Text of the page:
Thirty minutes into the meeting, my sweet little girl appeared at my elbow. "Mommy," she whispered. "Just a minute, sweetie," I replied. She stood patiently at my side, while the men droned on. "Mommy," she whispered again. "Hold on, child, I'm talking with these men," I said, focusing my attention once again on demolition options. Finally, in a clear bright voice, my daugher said "Mommy, by any chance did you bring clean underpants?"

Posted by: Karen | June 23, 2006 9:40 AM

It is 3rd grade picture day and mom is on a business trip. I am wearing a purple tank top, my hair is in a ponytail that has beens slept in (hair falling out everywhere) and I am missing a few teeth (can't blame dad for that part). It is my favorite elementary school photo.

Posted by: Another DC mom | June 23, 2006 9:44 AM

Regarding disappointing comments about the end of the book -- she did quit the job she had but she I believe purchased the company that her sister worked for (think it was a company that made doll houses) and helped her husband get back to work (architect). She didn't want the job she had so she found a way to continue working but doing something different. I loved the book (and its being made into a movie with Nicole Kidman if anyone cares).

My funniest was when we were playing a softball game with my husband's office. I had picked up my son from daycare (he was about two) and just didn't think that there would be a need for extra clothes because it was only an hour and a half game. We got there and went over to meet my husband. As soon as I sat down with my son he "exploded" up his clothes and onto my clothes. I ran to the car to try to clean him up -- NO EXTRA CLOTHES. I then had to take him and myself over to the Walmart down the street and buy new clothes for both him and me -- I brought him in the store with just a diaper on and my clothes had his explosion all over so we smelled to high heaven. Lots of stares in the store!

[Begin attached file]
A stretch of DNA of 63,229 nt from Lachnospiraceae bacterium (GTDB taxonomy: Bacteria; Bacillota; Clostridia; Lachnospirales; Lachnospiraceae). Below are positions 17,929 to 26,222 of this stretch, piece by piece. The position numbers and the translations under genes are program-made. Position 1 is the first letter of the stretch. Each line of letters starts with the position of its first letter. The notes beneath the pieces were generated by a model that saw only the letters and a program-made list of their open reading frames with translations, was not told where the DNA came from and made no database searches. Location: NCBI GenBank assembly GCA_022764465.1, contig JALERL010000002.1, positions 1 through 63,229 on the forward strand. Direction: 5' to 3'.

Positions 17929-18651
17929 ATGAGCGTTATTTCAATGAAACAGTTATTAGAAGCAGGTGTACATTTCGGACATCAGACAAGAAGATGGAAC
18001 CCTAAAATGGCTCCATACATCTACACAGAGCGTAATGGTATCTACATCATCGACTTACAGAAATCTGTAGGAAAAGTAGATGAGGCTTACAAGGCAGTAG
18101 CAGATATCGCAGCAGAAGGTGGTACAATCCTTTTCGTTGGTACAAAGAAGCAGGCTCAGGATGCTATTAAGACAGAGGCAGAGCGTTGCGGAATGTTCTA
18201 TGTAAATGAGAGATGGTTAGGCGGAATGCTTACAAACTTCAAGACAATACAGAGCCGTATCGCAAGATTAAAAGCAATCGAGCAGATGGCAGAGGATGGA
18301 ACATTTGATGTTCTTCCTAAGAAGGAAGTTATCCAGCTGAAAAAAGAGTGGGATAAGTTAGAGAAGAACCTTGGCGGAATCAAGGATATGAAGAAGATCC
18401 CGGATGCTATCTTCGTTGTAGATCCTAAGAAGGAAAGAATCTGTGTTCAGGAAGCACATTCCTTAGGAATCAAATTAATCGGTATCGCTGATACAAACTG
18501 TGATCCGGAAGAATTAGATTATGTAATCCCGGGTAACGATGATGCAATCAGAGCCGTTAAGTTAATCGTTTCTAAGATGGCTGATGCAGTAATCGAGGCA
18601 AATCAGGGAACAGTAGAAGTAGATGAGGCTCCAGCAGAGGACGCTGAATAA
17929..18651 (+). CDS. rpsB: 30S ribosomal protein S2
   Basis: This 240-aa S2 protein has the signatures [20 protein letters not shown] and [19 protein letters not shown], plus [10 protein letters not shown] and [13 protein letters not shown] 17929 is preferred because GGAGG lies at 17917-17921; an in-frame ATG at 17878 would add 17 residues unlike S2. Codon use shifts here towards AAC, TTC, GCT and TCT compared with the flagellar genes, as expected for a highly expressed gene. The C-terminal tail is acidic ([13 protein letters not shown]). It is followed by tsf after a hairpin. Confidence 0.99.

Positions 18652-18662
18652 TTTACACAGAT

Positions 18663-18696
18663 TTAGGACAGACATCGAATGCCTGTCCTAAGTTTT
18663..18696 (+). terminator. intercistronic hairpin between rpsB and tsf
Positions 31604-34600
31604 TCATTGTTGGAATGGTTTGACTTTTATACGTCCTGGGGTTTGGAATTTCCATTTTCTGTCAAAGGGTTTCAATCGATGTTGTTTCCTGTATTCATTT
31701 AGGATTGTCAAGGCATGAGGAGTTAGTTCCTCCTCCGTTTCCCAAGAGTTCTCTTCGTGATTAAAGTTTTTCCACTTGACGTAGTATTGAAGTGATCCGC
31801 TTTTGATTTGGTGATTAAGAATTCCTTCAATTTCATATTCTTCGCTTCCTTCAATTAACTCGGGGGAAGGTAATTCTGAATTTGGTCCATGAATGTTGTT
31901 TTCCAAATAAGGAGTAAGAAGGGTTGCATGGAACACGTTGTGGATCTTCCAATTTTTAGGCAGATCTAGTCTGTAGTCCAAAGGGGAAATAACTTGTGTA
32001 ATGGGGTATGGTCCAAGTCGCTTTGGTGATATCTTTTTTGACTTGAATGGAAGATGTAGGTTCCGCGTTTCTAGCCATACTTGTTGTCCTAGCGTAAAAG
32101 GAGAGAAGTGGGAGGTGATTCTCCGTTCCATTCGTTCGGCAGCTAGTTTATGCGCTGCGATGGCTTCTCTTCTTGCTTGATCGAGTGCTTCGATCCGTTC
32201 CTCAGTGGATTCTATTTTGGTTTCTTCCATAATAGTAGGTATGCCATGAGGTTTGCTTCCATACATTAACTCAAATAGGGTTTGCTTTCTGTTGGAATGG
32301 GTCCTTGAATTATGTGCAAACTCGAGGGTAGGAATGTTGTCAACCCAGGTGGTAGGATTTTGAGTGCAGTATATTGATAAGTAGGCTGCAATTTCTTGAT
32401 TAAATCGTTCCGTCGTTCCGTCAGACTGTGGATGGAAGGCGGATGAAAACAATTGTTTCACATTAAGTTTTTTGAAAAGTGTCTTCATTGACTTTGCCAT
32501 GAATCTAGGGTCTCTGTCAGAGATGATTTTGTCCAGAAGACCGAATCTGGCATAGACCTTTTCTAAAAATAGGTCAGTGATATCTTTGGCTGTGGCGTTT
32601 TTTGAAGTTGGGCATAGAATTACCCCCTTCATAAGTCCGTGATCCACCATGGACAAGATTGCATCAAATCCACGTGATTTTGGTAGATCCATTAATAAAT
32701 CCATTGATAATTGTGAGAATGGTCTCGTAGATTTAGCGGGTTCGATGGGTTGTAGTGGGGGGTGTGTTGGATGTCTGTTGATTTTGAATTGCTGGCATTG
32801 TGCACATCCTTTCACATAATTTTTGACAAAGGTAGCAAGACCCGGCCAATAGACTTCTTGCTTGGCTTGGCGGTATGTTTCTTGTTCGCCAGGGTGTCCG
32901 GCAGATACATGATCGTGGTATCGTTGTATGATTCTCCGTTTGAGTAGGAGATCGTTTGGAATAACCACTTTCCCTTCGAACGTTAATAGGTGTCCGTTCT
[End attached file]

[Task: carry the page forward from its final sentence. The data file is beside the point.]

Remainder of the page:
Posted by: typical working mother | June 23, 2006 9:47 AM

"We got there and went over to meet my husband." then "I brought him in the store with just a diaper on and my clothes had his explosion all over so we smelled to high heaven. Lots of stares in the store!"

This may be an absurd question, but why couldn't the husband/dad run into Walmart FOR you two? It seems like a reasonable expectation.